Genomic DNA isolation: High molecular weight mouse genomic DNA from liver and brain tissue was isolated using a dialysis purification method (Suriet al. 1996). Bladder tissue, which was refractory to disaggregation using Dounce tissue grinders, was minced using a sterile razor blade, immediately digested with proteinase K at 50°, and then dialyzed as previously described.

Big Blue assay: The Big Blue assay was performed following the standardized color-screening assay protocol (Rogerset al. 1995; Younget al. 1995; Stratagene 1997). To facilitate the identification of ex vivo and in vitro mutants (Stuartet al. 1996), which were excluded from the analysis, generally <16 PFU/cm2 (≤10,000 plaques per 25 × 25-cm assay tray) were plated.

DNA sequencing and data management: Mutations in lacI-bearing λ phage were determined by DNA sequencing using PCR cycle sequencing and automated DNA sequencers, as previously described (Erfleet al. 1995). Only in vivo (mouse-derived) mutants were considered for analysis (Stuartet al. 1996). DNA sequence data were managed and analyzed using custom software (de Boer 1995). To ensure that independent mutational events were analyzed, the data were corrected for possible clonal expansions (de Boer et al. 1996a, 1997) by counting only one mutation for those that were recovered more than once from an individual animal. The aging frequency data were corrected accordingly and reported as mutation frequencies (Mf) rather than uncorrected mutant frequencies (MF).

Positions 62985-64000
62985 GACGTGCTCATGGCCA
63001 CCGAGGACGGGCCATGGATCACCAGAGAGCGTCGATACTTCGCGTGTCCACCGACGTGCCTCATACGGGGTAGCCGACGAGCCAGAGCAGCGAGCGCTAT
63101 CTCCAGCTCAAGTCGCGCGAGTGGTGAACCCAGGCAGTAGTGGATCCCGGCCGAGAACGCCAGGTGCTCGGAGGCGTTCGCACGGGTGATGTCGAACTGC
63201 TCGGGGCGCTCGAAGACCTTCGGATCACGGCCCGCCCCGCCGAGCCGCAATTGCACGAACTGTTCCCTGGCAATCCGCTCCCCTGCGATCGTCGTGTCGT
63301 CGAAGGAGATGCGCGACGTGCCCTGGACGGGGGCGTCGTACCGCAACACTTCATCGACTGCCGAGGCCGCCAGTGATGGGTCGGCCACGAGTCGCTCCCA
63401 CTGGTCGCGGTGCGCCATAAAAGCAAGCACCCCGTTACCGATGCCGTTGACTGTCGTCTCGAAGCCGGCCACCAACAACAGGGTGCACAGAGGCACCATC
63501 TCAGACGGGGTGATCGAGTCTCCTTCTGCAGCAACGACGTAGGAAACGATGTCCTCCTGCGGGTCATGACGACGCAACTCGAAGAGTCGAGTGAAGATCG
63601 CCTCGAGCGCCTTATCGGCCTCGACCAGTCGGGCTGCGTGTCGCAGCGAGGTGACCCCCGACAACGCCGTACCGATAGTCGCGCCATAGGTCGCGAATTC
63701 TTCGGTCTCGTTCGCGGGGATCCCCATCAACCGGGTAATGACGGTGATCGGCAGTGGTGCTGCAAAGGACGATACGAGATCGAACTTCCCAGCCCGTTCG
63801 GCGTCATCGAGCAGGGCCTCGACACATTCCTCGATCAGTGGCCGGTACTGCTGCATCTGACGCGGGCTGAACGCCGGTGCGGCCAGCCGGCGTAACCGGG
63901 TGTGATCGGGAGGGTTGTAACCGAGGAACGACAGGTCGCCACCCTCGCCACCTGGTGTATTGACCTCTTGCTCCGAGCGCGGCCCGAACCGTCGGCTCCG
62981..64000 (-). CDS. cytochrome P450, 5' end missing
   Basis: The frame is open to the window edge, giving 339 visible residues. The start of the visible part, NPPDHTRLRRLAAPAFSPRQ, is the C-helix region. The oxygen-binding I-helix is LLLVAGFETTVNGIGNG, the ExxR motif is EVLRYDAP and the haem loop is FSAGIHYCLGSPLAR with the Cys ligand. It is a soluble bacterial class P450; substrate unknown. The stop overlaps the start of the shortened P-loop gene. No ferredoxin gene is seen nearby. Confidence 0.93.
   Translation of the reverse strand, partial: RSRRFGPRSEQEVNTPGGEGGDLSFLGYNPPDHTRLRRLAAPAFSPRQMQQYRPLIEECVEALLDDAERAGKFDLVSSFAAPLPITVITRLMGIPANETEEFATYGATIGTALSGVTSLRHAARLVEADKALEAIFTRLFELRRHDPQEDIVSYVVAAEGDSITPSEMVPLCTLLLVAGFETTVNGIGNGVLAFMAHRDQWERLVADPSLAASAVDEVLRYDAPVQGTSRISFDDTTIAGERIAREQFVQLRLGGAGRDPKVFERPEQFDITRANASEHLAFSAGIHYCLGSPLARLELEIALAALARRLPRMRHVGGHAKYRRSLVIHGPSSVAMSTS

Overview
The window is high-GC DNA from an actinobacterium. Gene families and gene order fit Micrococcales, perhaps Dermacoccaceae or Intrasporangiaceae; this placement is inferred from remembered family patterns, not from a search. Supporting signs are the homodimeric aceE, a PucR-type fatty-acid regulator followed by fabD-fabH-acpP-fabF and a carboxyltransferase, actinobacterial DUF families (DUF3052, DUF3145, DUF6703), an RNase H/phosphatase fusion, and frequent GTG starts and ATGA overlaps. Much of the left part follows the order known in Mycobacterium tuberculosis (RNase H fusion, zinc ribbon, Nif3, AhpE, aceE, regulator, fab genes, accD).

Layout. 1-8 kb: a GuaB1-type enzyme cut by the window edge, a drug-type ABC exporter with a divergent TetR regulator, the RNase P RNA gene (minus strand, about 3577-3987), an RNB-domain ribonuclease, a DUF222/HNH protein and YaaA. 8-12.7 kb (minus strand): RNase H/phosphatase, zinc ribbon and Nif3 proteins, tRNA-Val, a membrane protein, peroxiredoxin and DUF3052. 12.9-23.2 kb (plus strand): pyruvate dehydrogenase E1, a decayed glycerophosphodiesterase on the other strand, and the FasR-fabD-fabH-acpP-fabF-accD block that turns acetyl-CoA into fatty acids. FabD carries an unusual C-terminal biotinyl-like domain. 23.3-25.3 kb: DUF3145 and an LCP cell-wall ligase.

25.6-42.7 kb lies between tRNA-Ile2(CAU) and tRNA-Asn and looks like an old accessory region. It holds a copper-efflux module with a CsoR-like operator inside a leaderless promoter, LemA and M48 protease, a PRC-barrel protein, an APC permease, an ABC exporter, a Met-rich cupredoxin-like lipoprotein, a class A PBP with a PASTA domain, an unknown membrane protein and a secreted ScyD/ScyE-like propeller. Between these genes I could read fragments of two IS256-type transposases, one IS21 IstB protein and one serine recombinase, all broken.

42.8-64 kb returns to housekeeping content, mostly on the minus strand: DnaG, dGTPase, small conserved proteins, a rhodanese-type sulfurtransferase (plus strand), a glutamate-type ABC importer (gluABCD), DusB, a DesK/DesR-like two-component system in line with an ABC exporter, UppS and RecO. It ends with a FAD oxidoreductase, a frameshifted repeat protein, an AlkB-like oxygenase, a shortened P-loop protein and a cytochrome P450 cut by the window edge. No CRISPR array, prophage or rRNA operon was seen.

Statistical analyses: Statistical comparisons of MS were made using the Monte Carlo method of Adams and Skopek (Adams and Skopek 1987; Carielloet al. 1994) with 2500 iterations, using a program provided by the authors. These tests of significance consisted of pairwise comparisons of MS, using the 12 mutational classes shown in Tables 2, 3 and 4, as well as the numbers of G:C → A:T and G:C → T:A that occurred at 5′-CpG-3′ (CpG) mutations dinucleotide sequences (Stuartet al. 1996). The α-level for significance was set at 0.05. Trends in the mutation frequency data were analyzed using COCHARM (created by Troy Johnson, Procter & Gamble, Cincinnati, OH), a computer program that executes the Generalized Cochran-Armitage test.

RESULTS

Mutation frequency vs. age: As shown in Table 1 and Figure 1, there was a statistically significant increase in the Mf in the lacI transgene in liver from mice aged 1.5–18 months. The Mf at 25 months, although higher, were not significantly greater than those observed at 18 months. Mf in bladder also increased significantly with age and were significantly higher than those in liver, at all ages examined (1.5, 6, and 12 months). In addition, Mf in the bladder increased faster than those in the liver. Brain Mf were lower than those observed either in the liver or bladder, at all ages. Following a small but significant increase in Mf in mice aged 1.5 to 6 months, no further change was observed in Mf in adult brain, even at 25 months. “Sectored” mutant frequencies (the frequencies of in vitro and ex vivo mutants; Stuartet al. 1996) are also reported in Table 1; however, these mutants were partitioned from in vivo (mouse-derived) mutants and were not sequenced. Sectored mutants are believed to arise due to damaged, unrepaired mouse lacI DNA that is subsequently repaired ex vivo in E. coli; they may also arise de novo as the lacI λ phage replicates in vitro.